April 1, 2009

The View from the Skeptic Tank

Are you a skeptic? Before you answer that, let me tell you that, in my opinion, most people who call themselves skeptics are frauds.

You see, a skeptic is someone who doubts, probes and questions. Skeptics don’t accept commonly held beliefs just because they are popular, sound good, or tend to confirm a position they’ve already taken. A true skeptic continues to question and reexamine positions including, and I would say especially, their own.

On the other hand, most self-proclaimed skeptics I know of have long ago staked out their position, and exercise their “skepticism” only against those with whom they already disagree. In my mind, that makes them “cynics”, not “skeptics”.

I consider myself an unabashed skeptic. As I continually reexamine my own positions, I find them constantly changing. I think that’s a good thing. The journey towards truth needs frequent course corrections. If we can’t point to a continual process of change in our own belief system, then either we’ve stopped on our journey, or arrogantly assume we’ve arrived.

Just a few days ago, I wrote my first post: Introducing “Faith for Thinkers”. As I skeptically reread what I wrote, I realized I needed to make a few corrections to that article.

I originally spoke of the wall between science and faith, and said that the wall didn’t need to exist. Actually, most walls serve a good purpose. They delineate borders, ensure privacy, protect us from the elements, keep rivers from overflowing their banks, and maintain proper boundaries in relationships.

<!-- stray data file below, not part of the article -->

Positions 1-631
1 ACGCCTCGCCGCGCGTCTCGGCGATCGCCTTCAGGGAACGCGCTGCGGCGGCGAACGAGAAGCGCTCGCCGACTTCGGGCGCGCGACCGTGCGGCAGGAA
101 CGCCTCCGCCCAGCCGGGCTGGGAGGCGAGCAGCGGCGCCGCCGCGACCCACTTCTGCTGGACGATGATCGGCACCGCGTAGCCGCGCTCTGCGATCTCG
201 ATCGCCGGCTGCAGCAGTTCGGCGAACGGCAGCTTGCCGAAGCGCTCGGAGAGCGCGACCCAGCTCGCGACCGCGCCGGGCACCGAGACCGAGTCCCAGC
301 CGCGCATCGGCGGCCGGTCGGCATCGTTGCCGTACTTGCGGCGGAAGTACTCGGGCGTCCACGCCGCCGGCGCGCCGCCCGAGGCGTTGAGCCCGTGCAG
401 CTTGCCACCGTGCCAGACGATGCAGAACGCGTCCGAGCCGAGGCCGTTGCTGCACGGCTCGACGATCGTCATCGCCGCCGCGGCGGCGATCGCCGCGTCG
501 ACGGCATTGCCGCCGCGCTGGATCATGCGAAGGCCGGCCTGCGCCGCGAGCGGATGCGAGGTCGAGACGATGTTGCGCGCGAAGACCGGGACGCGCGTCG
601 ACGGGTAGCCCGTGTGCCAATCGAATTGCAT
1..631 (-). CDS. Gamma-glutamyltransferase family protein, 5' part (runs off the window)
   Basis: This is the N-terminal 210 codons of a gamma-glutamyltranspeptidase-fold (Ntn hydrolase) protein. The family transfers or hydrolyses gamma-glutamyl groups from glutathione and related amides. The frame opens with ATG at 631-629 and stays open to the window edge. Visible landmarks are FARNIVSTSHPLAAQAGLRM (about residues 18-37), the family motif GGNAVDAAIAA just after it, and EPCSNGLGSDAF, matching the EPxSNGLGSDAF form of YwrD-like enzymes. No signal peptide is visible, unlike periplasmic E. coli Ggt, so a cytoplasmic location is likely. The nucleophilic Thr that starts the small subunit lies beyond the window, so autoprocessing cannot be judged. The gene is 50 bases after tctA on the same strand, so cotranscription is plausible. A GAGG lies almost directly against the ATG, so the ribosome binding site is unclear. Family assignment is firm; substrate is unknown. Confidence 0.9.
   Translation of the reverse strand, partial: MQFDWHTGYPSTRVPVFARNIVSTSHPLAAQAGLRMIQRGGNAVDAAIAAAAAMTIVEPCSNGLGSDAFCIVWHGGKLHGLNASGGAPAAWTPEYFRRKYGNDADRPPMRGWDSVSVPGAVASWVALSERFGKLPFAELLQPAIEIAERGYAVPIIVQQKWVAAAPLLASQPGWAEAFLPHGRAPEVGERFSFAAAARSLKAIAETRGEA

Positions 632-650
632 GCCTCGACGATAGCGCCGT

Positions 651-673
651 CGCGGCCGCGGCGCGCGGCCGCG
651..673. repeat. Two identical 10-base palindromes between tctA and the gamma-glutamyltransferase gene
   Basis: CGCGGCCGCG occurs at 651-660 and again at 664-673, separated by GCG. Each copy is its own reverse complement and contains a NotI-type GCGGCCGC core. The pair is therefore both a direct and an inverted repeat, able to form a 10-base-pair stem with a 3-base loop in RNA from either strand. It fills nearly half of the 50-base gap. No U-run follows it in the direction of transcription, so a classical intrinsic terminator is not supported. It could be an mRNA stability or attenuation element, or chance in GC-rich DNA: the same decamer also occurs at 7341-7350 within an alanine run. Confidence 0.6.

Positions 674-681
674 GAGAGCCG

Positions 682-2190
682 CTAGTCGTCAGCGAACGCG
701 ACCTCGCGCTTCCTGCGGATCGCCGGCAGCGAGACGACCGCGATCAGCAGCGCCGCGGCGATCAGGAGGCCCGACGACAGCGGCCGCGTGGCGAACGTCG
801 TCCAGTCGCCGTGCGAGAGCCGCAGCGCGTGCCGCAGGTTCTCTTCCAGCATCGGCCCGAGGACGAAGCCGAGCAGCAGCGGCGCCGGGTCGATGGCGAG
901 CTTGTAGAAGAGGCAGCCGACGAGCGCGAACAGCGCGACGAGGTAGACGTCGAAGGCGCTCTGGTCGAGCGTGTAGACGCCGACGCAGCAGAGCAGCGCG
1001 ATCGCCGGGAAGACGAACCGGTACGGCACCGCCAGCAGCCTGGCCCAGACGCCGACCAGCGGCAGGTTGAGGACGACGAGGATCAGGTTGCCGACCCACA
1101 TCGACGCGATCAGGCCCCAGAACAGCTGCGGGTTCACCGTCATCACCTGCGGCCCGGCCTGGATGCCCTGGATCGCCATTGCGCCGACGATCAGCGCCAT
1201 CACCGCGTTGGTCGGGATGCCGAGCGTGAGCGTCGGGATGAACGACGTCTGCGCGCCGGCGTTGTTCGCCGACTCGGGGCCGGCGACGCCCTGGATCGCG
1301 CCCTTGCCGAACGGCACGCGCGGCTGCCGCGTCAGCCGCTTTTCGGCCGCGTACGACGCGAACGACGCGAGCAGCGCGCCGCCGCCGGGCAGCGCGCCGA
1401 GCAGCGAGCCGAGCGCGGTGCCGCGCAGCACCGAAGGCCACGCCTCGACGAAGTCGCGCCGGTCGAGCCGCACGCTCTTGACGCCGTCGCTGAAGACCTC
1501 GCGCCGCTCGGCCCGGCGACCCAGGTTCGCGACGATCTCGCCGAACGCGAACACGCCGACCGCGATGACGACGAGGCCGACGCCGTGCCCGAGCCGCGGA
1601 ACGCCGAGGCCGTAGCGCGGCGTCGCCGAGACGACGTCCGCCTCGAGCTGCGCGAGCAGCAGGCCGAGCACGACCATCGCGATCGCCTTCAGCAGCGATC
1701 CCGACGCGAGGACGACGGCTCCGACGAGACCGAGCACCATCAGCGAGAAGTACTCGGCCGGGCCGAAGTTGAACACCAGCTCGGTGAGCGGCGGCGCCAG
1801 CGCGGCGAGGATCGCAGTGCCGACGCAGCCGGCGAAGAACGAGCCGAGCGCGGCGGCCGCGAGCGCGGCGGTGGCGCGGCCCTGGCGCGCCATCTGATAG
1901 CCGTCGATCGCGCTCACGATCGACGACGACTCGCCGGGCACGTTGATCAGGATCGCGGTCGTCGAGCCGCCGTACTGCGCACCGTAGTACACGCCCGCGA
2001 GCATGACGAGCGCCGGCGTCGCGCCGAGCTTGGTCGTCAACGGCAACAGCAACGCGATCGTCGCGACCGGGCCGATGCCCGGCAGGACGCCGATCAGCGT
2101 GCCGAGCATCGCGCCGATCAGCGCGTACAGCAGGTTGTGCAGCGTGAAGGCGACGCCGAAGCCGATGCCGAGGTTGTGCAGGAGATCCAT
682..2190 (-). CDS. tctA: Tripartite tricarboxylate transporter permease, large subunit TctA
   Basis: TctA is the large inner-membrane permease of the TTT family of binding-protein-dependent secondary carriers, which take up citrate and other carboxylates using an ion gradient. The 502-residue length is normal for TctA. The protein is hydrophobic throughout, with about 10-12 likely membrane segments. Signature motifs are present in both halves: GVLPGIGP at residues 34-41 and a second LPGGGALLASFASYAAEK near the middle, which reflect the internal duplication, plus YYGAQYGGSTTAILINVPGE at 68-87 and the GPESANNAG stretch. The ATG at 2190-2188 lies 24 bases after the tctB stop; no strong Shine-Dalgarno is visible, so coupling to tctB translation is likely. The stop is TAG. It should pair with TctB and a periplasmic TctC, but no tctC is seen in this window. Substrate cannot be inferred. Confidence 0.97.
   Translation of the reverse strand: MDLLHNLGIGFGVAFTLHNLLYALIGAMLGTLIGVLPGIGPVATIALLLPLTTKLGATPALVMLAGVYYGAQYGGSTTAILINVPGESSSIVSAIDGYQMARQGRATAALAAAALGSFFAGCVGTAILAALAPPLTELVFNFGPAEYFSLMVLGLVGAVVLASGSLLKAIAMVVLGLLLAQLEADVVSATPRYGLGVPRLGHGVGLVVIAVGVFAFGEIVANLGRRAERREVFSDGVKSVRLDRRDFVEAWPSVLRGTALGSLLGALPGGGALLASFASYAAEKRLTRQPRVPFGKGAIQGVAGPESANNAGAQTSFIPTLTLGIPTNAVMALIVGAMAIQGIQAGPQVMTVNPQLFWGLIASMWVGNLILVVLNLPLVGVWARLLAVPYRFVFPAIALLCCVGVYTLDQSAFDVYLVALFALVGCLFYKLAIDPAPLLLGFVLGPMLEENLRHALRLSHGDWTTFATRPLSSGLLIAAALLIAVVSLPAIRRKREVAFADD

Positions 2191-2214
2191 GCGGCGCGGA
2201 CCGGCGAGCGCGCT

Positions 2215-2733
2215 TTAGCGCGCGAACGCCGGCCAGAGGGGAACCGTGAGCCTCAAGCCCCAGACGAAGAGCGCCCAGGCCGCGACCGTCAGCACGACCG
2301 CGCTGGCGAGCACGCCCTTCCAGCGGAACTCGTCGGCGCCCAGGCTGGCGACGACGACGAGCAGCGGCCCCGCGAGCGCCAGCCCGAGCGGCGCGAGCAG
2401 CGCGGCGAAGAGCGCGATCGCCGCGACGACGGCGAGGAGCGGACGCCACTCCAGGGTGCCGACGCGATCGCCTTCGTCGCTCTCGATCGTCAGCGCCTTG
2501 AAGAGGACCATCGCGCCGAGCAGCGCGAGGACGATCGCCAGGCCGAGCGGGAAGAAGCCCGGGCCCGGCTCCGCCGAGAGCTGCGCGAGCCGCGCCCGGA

And I believe there are valid reasons for some proper lines of demarcation between the realms of science and faith. Many of the faith/science conflicts can be traced to attempts to go outside the boundaries of the discipline – whether it’s scientists arrogantly proclaiming the non-existence of God, or the church arrogantly proclaiming the flatness of the earth. Stephen Jay Gould called this delineation between faith and science the principle of “non-overlapping magisteria”. This is a concept which has aroused the ire of both believers and scientists – believers who think their worldview should overlap everything, and scientist who think faith doesn’t deserve a magisterium (authority to teach) at all. While I don't fully agree with Gould, I sometimes think that being fired upon by both sides is a pretty indication that you've hit on at least an element of truth. I’ll be writing more about this in my next post, Why is the water boiling?.

So I acknowledge that the existence of boundaries or walls between science and faith isn't necessarily a bad thing. The problem is the assumption that whatever is not on “our” side of the wall is “the enemy”. We fear, discount, or malign whatever is on the other side. We cross over to try to claim territory on the other side of the wall for our side. We deem anyone who claims to operate on both sides of the wall either deluded or a traitor. And the war escalates.

Is it possible that if we put down our weapons long enough to engage in constructive dialog, that maybe we’ll finally realize that faith and science aren’t enemies, but allies? As one "caught in the crossfire", that's the conclusion I've come to. And if you find that hard to accept, let me encourage you to give a little self-directed skepticism a try.

It'll be good for you.

- Phil

1 comment:

  1. Thanks for helping me see that I'm a skeptic.